Friday, July 2, 2010

Throwing cold water on Thomas Friedman's glowing reports from Fayyad HQ

"A little rain on the Palestinian parade," Nathan Brown. Foreign Policy. July 1, 2010.

Nathan Brown, a professor of political science and international affairs at George Washington University, and fellow at the Woodrow Wilson International Center for Scholars, argues that reports of the scale and success of Fayyad's "state-building program" are greatly overstated.

I, for one, would be happy if Thomas Friedman, Hussein Ibish, and other Fayyad promoters were right in their assessment of the Palestinian Authority's Prime Minister.  For the PA to make headway in establishing rule of law and other basic functions of governance would represent a rare "postive-sum" gain in the region.  It may even be rhetorically prudent to play up Fayyad's success, at least in some quarters. Surely, it would be better for everyone involved if those who claim to support the Palestinians were to put their energies into the kind of work Fayyad is said to be doing, instead of the counterproductive and hateful anti-Israel mobilization that seems to dominate their agenda.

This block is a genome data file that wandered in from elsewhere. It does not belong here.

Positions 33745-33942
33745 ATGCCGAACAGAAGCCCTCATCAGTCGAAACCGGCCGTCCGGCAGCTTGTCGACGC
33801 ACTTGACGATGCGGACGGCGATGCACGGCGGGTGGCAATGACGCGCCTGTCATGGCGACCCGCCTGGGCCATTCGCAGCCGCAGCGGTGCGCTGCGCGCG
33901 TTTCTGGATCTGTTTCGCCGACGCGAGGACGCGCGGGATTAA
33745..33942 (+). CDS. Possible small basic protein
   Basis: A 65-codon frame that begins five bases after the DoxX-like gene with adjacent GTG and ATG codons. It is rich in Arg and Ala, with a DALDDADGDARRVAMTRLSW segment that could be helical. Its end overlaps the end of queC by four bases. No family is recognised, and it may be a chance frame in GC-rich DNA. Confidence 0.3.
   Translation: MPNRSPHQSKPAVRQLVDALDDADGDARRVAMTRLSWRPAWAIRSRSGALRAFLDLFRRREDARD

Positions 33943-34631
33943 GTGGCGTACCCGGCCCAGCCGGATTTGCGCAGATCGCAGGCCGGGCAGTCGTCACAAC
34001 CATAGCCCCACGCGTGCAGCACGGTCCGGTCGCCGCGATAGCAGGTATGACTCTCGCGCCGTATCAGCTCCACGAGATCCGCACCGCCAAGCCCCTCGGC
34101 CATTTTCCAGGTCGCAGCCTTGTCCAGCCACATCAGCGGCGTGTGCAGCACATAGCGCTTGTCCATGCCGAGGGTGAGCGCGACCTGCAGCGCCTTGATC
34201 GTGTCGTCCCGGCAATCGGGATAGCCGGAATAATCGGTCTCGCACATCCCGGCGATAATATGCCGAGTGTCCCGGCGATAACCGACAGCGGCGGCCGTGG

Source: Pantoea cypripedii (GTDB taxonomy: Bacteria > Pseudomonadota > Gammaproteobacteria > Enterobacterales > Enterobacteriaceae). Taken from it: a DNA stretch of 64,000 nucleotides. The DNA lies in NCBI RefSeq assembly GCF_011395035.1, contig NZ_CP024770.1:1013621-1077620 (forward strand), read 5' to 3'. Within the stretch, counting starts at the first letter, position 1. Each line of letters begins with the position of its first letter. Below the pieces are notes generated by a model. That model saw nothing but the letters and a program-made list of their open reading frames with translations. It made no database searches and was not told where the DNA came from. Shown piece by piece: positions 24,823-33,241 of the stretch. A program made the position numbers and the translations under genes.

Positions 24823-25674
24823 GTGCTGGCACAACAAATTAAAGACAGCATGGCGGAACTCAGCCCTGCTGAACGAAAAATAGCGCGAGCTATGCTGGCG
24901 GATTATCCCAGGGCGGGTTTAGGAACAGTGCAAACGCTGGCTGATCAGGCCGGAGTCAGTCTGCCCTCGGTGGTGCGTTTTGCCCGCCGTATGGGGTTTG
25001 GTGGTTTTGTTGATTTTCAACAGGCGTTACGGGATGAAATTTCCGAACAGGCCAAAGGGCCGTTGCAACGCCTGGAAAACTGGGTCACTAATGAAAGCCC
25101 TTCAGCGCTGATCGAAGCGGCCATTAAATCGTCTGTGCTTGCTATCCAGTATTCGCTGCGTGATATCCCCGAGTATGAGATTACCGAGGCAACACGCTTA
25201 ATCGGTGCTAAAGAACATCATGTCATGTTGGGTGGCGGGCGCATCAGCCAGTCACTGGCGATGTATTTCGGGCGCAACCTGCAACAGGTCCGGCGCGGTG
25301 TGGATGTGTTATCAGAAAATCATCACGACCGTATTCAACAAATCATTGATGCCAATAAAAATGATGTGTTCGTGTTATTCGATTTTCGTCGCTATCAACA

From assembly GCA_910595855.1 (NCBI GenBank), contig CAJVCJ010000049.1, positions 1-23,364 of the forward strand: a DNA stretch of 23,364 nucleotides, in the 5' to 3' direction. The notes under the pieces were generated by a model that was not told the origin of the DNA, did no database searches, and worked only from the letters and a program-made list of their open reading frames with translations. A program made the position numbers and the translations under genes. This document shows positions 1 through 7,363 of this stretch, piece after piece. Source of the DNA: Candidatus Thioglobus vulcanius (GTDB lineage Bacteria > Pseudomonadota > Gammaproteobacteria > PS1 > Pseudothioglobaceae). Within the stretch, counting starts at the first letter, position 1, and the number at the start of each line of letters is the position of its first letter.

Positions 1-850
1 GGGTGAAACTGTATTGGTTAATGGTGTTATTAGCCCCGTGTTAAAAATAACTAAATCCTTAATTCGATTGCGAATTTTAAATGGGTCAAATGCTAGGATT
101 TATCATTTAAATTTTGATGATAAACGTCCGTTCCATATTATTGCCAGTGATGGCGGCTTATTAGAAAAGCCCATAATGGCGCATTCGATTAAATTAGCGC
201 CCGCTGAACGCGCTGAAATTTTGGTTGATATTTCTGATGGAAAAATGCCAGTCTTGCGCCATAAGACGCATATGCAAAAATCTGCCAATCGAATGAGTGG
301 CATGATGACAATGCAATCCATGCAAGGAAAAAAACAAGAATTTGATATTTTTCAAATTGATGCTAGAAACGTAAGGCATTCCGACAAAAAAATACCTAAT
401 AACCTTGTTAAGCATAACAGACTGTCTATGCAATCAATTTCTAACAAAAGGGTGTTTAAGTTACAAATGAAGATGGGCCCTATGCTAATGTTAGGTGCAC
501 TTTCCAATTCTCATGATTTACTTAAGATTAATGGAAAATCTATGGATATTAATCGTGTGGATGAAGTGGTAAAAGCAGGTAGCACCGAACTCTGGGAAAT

However, there are also dangers in putting too much stock in Fayyad's efforts. In particular, as Brown suggests, hyping Fayyadism can make one discount the importance of the diplomatic plane, and generally to reduce the political to the economic.